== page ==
Following on from Caroline's blog last friday, I can report that DCLG has issued updated guidance on these procedures.
A few thoughts occurred as I looked through this today;
Extending planning permission - para 28 of the guidance points out that since most s 106 agreements are linked to a particular planning permission, you may need a new 106 in order that it can regulate the development under what will be a new permission. Extensions under this procedure are appropriate for planning permissions granted on or before 1 October 2009 and of course since 6 April 2010 the CIL regulations have given statutory effect to circular 5/05 on planning obligations. This means that, where the planning permission you are extending relates to CIL development (mostly new buildings - but regardless of whether CIL has been adopted in your area), you should not assume that the new 106 need simply carry forward the same package of obligations to the new permission. Any new 106 must be considered in light of the CIL regulations.
There may be cases where, say, a contribution was agreed in a 106 relating to the orginal permission but, on reflection, this may not be necessary as required by the circular. The application of the CIL regulations would in that case require that any new 106 should not contain that contribution - but this may lead to practical issues in the management of the extension application.
Non material changes - the guidance reminds us that you need an interest in the relevant land to make use of this procedure and it gives examples of the type of interests which will qualify. One of those is an interest created by an option so that an option holder can make an application for a non material change. Readers of this blog may recall that we have pointed out (and disagreed with) DCLG's position on options in the context of s 106 agreements where the advice currently is that these are not interests for the purpose of s 106. Scope for joining up the thinking here?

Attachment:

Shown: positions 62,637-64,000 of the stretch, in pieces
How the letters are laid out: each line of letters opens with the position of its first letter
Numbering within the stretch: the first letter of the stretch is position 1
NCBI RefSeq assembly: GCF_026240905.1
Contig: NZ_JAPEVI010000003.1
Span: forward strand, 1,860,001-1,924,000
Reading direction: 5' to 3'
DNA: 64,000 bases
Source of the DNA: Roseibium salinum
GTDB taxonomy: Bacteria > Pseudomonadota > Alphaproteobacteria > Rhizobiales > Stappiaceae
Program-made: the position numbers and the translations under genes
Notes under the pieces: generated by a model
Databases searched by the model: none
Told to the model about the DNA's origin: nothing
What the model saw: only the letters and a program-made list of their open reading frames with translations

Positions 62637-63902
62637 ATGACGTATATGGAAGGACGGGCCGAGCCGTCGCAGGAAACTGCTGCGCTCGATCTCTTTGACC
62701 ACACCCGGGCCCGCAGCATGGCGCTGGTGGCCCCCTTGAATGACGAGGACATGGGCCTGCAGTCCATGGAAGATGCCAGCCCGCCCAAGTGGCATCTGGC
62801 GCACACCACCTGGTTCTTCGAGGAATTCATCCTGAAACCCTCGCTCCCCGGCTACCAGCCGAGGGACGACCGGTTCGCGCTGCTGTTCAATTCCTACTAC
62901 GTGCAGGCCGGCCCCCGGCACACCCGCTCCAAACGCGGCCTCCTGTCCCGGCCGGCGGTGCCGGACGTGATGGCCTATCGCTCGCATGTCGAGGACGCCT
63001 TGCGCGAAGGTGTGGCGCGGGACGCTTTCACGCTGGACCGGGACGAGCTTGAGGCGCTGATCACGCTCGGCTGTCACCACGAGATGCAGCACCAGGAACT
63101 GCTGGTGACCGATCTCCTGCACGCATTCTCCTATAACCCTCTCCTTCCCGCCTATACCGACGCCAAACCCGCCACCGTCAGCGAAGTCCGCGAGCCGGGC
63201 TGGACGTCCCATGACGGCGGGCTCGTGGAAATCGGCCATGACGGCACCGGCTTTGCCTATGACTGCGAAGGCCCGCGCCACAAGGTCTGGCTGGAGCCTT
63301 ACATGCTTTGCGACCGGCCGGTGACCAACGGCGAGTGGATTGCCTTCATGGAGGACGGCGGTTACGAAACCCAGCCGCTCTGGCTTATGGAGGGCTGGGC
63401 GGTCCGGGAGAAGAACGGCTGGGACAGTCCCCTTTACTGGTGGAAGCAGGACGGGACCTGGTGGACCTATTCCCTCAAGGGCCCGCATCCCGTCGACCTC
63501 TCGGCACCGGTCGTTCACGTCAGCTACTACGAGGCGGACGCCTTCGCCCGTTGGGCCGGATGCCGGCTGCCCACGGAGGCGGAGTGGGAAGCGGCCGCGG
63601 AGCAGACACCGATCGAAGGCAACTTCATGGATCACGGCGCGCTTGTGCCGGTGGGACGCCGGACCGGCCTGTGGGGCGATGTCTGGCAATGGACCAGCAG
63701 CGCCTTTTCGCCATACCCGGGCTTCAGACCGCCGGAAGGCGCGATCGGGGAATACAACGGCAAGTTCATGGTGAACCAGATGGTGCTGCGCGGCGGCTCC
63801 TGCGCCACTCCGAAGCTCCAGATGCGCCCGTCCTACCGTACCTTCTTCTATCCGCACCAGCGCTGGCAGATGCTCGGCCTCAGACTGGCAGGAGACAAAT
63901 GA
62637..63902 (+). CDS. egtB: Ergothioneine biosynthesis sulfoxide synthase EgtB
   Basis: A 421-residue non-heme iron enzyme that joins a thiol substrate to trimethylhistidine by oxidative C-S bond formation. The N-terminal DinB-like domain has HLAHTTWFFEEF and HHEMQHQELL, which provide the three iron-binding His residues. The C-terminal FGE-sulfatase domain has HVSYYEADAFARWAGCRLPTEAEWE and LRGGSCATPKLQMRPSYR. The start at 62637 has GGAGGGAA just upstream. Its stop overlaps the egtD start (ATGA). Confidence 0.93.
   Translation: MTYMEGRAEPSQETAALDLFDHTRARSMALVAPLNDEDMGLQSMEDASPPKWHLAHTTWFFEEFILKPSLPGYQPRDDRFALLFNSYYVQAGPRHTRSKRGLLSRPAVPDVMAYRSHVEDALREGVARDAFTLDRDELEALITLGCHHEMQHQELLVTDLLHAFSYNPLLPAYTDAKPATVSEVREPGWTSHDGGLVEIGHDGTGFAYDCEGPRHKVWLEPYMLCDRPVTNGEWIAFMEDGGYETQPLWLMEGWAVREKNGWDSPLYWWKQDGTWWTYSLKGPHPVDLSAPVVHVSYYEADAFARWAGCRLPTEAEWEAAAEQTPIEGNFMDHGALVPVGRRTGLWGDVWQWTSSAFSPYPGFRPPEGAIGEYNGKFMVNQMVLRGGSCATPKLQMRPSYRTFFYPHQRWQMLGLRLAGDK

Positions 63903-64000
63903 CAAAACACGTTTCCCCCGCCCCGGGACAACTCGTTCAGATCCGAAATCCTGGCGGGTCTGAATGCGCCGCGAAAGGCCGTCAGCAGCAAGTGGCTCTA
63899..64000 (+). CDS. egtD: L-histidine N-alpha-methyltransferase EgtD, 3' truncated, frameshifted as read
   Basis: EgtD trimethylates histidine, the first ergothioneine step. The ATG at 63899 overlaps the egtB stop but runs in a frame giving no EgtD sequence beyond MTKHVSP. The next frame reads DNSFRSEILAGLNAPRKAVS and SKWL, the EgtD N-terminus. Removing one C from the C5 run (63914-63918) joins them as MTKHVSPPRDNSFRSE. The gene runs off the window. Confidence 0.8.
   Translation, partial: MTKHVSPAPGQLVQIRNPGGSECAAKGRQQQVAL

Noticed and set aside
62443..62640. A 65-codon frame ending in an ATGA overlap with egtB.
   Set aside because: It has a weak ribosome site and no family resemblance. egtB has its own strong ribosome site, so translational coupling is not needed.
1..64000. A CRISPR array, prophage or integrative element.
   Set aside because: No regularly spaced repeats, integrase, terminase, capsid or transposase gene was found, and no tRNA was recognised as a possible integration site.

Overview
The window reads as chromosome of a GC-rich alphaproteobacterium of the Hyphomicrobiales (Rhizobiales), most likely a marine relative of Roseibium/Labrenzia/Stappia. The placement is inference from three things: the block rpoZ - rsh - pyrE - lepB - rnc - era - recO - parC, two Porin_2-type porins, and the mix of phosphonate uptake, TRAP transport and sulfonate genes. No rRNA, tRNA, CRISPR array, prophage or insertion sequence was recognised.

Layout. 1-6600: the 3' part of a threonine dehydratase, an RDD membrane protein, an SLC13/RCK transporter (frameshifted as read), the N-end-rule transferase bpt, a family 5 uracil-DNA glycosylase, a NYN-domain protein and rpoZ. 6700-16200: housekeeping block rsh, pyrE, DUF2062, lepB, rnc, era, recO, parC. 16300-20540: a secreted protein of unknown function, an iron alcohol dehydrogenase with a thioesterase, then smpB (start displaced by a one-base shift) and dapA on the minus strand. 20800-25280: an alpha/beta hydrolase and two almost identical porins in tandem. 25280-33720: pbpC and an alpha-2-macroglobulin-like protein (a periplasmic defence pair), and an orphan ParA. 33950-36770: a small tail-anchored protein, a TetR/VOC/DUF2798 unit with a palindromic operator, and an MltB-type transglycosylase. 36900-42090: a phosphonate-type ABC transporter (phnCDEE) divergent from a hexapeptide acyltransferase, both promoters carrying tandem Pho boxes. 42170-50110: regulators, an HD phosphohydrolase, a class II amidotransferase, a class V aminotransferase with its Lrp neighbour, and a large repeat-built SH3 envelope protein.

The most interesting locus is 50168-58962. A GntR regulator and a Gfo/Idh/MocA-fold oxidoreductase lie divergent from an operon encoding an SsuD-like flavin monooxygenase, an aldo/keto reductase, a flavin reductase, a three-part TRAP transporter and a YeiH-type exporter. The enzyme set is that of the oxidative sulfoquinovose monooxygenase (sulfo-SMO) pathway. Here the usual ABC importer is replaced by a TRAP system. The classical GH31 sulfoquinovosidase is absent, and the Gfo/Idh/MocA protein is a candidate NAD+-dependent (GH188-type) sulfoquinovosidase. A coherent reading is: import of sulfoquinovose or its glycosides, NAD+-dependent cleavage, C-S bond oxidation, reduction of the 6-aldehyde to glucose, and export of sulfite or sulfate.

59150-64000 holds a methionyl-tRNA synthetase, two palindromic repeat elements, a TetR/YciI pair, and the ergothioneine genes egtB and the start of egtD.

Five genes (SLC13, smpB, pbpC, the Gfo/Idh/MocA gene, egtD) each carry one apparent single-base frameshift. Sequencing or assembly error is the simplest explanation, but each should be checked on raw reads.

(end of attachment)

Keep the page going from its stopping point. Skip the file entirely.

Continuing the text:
Also, property professionals should note that the original planning permission not only still stands, but will not be physically amended. Instead, the letter granting the application (there is no prescribed form) should be read alongside the permission. So it is important to remember that a decision notice in the form of a planning permission is not necessarily the final word.
Minor material amendments - here the guidance points out that this procedure (under s 73) can only be used where the "amendment" can be achieved by "varying" a condition. So if the amendment you need is to a plan/drawing but there is no condition requiring adherance to a list of approved drawings, you will not be able to achieve the "amendment" through this procedure alone. Instead you need to make an application for a non material change (under s 96A) to the original permission, in order to add such a condition, then your s 73 application can attach to that new condition. I see no reason not to run the two applications in tandem as long as the s 96A application is determined first.